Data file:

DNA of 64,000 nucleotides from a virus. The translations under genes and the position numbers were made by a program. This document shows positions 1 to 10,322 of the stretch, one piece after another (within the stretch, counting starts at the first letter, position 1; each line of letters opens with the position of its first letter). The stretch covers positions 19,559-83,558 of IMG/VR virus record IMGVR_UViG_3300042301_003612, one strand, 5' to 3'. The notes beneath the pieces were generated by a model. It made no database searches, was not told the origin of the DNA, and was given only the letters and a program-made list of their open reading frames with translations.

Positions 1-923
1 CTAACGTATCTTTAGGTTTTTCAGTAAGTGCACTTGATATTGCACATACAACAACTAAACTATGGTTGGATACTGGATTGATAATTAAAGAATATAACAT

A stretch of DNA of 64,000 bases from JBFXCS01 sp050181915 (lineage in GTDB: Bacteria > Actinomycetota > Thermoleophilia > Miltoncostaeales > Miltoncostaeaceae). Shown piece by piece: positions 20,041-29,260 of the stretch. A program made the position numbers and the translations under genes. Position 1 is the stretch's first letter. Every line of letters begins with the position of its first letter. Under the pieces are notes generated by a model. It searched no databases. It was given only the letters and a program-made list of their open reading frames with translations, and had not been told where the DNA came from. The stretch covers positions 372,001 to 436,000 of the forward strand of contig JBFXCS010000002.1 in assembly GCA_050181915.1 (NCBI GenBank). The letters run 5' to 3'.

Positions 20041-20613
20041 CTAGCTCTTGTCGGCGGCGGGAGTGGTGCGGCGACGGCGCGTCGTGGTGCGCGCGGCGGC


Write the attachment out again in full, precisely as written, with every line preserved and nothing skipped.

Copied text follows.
DNA of 64,000 nucleotides from a virus. The translations under genes and the position numbers were made by a program. This document shows positions 1 to 10,322 of the stretch, one piece after another (within the stretch, counting starts at the first letter, position 1; each line of letters opens with the position of its first letter). The stretch covers positions 19,559-83,558 of IMG/VR virus record IMGVR_UViG_3300042301_003612, one strand, 5' to 3'. The notes beneath the pieces were generated by a model. It made no database searches, was not told the origin of the DNA, and was given only the letters and a program-made list of their open reading frames with translations.

Positions 1-923
1 CTAACGTATCTTTAGGTTTTTCAGTAAGTGCACTTGATATTGCACATACAACAACTAAACTATGGTTGGATACTGGATTGATAATTAAAGAATATAACAT

A stretch of DNA of 64,000 bases from JBFXCS01 sp050181915 (lineage in GTDB: Bacteria > Actinomycetota > Thermoleophilia > Miltoncostaeales > Miltoncostaeaceae). Shown piece by piece: positions 20,041-29,260 of the stretch. A program made the position numbers and the translations under genes. Position 1 is the stretch's first letter. Every line of letters begins with the position of its first letter. Under the pieces are notes generated by a model. It searched no databases. It was given only the letters and a program-made list of their open reading frames with translations, and had not been told where the DNA came from. The stretch covers positions 372,001 to 436,000 of the forward strand of contig JBFXCS010000002.1 in assembly GCA_050181915.1 (NCBI GenBank). The letters run 5' to 3'.

Positions 20041-20613
20041 CTAGCTCTTGTCGGCGGCGGGAGTGGTGCGGCGACGGCGCGTCGTGGTGCGCGCGGCGGC